Suppose there is a unsorted array A, and it contains an element x (x is the pointer of the element), and every element has a satellite variable k. So, we can get the following time complexity (for worst cases):

If we want to Search for a particular K, then it costs O(n).

if we want to Insert an element, then it costs O(1), because A just adds the element to the end.

What if we know x, then Delete it from the array A?

We have to Search for x.k first and get the index of x, then Delete x via its index in A, right?

So for Delete, it costs O(n) too, right?



Finding the element with a given value is linear.

Since the array isn't sorted anyway, you can do the deletion itself in constant time. First swap the element you want to delete to the end of the array, then reduce the array size by one element.

  • 2
    That's pretty cool. You couldn't implement a general purpose delete like that though because even though the array is not sorted, it still might have some particular order to it that needs to be preserved. – dan-gph Feb 20 '12 at 9:47
  • @Dangph: That would still be sorted -- just not in ascending (or descending) order. – Jerry Coffin Feb 20 '12 at 9:56
  • 1
    @Jerry: I think authors normally distinguish between "ordered" and "sorted". A "sorted" array is specifically one in which the order depends on the values of the objects in it. An array that is ordered by insert-time is not normally described as "sorted" even when it is important that the insert-time order is preserved. – Steve Jessop Feb 20 '12 at 10:22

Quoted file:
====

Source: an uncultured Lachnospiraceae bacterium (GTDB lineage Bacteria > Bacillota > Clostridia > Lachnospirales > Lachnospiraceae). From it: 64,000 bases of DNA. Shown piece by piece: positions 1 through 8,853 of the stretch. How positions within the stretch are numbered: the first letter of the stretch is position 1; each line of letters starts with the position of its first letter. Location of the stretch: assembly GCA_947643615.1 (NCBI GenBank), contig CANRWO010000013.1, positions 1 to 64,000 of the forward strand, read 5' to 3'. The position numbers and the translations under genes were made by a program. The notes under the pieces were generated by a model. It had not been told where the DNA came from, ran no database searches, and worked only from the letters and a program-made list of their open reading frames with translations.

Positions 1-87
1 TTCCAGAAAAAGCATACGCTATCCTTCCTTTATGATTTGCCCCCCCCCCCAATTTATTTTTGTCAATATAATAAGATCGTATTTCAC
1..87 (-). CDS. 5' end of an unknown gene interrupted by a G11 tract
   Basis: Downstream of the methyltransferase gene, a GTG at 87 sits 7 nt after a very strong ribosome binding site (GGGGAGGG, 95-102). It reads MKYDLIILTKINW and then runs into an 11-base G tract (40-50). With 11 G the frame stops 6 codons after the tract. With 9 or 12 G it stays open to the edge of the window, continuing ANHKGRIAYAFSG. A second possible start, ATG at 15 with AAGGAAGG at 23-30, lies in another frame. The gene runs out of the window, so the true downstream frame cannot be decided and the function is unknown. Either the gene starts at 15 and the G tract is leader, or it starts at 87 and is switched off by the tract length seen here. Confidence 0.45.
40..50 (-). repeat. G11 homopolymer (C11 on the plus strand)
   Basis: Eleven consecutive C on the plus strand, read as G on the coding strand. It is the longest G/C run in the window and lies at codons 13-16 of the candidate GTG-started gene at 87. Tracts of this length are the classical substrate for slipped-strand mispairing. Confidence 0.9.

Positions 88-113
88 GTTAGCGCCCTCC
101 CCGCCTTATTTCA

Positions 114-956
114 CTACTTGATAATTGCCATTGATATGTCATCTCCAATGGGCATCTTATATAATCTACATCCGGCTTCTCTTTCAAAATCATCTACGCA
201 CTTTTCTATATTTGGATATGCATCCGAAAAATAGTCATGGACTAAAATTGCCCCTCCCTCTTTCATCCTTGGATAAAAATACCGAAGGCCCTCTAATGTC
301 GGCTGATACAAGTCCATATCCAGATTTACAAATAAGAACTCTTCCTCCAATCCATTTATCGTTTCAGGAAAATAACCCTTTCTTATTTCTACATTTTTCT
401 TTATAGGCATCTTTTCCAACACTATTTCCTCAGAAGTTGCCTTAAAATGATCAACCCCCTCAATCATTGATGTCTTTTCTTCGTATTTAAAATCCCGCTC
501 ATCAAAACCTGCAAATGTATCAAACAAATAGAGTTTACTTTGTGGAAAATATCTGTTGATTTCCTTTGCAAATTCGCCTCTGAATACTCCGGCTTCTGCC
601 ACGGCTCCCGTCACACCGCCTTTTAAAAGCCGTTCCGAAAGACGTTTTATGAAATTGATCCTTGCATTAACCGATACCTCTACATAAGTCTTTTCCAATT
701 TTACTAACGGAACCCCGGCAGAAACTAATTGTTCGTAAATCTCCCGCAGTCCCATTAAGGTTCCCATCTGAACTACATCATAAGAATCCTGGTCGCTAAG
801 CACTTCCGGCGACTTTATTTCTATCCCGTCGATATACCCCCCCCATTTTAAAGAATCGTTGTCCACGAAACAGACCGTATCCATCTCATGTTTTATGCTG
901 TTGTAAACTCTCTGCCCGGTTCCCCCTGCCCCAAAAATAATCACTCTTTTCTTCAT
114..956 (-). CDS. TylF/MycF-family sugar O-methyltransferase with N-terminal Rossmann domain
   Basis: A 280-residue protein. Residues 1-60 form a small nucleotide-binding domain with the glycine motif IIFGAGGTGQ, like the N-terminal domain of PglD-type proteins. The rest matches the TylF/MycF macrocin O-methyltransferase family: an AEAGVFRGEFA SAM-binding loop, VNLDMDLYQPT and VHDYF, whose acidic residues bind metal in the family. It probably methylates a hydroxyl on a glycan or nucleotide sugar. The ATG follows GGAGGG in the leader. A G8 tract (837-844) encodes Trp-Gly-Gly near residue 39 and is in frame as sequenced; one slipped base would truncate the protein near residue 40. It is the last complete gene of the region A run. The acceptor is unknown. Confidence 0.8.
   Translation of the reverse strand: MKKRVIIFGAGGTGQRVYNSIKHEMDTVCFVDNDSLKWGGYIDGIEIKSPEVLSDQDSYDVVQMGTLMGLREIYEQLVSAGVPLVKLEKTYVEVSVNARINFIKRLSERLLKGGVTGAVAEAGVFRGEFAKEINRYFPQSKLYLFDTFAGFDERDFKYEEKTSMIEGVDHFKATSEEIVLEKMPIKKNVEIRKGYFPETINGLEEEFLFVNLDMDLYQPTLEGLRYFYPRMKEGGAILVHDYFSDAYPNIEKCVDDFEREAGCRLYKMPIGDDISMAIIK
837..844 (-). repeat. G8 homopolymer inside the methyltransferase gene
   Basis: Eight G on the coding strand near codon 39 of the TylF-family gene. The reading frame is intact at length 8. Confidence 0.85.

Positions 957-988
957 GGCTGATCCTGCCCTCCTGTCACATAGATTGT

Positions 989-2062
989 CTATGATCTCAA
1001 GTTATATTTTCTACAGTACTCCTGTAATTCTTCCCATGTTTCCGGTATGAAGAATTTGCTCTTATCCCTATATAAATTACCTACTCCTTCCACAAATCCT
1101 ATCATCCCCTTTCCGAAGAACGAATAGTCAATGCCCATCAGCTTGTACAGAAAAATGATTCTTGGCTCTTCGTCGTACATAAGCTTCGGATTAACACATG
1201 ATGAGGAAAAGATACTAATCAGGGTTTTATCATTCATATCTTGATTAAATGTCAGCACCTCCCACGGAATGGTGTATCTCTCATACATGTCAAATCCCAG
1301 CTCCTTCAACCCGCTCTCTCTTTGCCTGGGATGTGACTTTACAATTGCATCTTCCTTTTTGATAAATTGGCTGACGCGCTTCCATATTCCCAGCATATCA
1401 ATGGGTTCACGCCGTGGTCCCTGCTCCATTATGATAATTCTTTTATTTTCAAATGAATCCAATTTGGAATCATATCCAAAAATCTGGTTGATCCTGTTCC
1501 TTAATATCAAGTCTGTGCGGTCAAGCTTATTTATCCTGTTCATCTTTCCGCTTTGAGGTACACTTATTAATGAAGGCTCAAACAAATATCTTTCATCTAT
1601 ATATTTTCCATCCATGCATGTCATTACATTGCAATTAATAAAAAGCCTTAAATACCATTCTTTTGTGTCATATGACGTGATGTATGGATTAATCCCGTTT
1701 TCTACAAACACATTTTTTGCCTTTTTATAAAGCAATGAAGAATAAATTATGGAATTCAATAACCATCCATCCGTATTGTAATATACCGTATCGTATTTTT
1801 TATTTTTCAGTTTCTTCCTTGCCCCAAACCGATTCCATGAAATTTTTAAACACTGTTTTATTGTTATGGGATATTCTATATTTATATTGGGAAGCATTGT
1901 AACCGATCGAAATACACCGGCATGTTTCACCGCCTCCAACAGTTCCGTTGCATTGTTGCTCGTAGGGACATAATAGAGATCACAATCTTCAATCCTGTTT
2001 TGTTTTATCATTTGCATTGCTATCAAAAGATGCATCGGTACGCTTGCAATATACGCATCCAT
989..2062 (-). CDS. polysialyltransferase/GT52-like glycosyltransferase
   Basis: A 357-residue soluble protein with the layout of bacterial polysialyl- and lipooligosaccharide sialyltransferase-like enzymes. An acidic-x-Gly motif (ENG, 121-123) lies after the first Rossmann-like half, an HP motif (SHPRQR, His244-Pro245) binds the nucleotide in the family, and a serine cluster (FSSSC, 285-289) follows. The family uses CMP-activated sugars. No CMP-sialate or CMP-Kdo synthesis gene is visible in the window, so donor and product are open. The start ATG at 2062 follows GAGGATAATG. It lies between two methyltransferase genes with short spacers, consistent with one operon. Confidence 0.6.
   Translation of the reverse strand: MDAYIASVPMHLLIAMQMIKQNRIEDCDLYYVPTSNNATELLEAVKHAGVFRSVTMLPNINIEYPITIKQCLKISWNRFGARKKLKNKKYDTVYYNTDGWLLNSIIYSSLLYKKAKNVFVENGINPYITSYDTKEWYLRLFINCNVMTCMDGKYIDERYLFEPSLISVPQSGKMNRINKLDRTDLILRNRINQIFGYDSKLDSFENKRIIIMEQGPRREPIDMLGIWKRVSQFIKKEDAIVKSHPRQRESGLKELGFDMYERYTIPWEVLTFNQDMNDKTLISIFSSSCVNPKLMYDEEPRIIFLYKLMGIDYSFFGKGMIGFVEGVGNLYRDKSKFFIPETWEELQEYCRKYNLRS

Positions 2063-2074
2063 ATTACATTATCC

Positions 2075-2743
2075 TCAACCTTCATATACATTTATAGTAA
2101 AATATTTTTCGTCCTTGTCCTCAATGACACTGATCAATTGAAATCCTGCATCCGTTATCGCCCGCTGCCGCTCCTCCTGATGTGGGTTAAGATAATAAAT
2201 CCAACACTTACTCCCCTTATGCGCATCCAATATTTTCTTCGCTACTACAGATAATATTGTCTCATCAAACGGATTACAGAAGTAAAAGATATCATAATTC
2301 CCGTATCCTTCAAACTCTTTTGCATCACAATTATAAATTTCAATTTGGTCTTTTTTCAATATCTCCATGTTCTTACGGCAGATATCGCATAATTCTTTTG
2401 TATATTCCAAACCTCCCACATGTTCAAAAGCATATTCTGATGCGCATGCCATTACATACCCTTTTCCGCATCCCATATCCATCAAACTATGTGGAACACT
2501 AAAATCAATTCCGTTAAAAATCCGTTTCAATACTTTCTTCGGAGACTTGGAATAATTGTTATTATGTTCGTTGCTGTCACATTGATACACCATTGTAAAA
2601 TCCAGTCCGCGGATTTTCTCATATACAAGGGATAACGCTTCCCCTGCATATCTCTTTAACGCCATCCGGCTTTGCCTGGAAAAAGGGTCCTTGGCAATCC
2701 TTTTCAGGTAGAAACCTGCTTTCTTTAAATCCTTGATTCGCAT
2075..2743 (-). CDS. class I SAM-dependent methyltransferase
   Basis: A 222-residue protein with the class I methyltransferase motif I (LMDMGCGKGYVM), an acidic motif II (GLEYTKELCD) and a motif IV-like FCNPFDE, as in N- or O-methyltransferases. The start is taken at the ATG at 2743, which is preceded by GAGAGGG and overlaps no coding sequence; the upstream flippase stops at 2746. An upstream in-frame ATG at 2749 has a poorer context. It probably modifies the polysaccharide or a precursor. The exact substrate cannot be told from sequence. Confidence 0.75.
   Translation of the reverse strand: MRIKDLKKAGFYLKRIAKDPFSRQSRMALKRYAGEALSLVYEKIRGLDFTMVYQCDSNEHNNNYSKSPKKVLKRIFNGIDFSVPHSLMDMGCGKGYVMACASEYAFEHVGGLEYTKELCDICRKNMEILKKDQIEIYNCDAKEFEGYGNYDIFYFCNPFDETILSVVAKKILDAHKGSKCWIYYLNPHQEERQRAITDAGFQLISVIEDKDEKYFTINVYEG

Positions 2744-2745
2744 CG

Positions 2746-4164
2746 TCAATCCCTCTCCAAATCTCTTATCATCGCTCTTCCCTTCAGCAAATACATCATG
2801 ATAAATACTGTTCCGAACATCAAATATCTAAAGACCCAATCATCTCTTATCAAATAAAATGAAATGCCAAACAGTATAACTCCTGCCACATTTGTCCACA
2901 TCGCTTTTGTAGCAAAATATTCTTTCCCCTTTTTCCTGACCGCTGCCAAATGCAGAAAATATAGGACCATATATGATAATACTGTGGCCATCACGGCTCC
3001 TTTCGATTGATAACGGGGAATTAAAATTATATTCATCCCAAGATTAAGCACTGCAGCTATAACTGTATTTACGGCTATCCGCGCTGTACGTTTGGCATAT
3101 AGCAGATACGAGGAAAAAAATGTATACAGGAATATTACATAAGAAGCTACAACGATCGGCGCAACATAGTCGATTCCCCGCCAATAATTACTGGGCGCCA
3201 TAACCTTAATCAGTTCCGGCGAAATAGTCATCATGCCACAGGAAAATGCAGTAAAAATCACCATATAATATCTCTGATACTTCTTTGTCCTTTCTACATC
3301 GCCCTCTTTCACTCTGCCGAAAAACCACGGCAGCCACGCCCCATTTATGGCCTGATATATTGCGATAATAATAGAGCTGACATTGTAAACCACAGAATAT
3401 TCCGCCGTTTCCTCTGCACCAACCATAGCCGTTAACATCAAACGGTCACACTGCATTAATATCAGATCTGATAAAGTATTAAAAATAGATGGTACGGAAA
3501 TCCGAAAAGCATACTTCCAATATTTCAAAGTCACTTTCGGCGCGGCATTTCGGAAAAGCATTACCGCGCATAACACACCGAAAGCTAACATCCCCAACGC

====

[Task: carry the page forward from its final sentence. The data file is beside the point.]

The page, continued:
• That said, the questioner calls the array "unsorted" without further comment, so I think it's fair to assume that the order is unimportant until proved otherwise. – Steve Jessop Feb 20 '12 at 10:31
  • @JerryCoffin is this how it is normally implemented? that is, to swap element in unsorted arr to end and reduce? – steviejay Nov 8 '16 at 19:11

Yes, that's right. Also, if it's an array, deleting alone will take O(n) time because after you delete the element, you'll need to shift all the elements to the right of that element one place to the left. So, even if you know x (for example, you will only delete the first element), it will take O(n) time.


Yes. It takes O(n) time to find the element you want to delete. Then in order to delete it, you must shift all elements to the right of it one space to the left. This is also O(n) so the total complexity is linear.

Also, if you're talking about statically allocated arrays, insert takes O(n) as well. You have to resize the array in order to accommodate the extra element. There are ways to amortize this running time to O(1) though.

  • 2
    Actually, you don't have to shift anything since the array is unsorted, you can just fill the gap by using the last element. – Aurélien Ribon Sep 22 '13 at 9:56

Your Answer

By clicking "Post Your Answer", you acknowledge that you have read our updated terms of service, privacy policy and cookie policy, and that your continued use of the website is subject to these policies.

Not the answer you're looking for? Browse other questions tagged or ask your own question.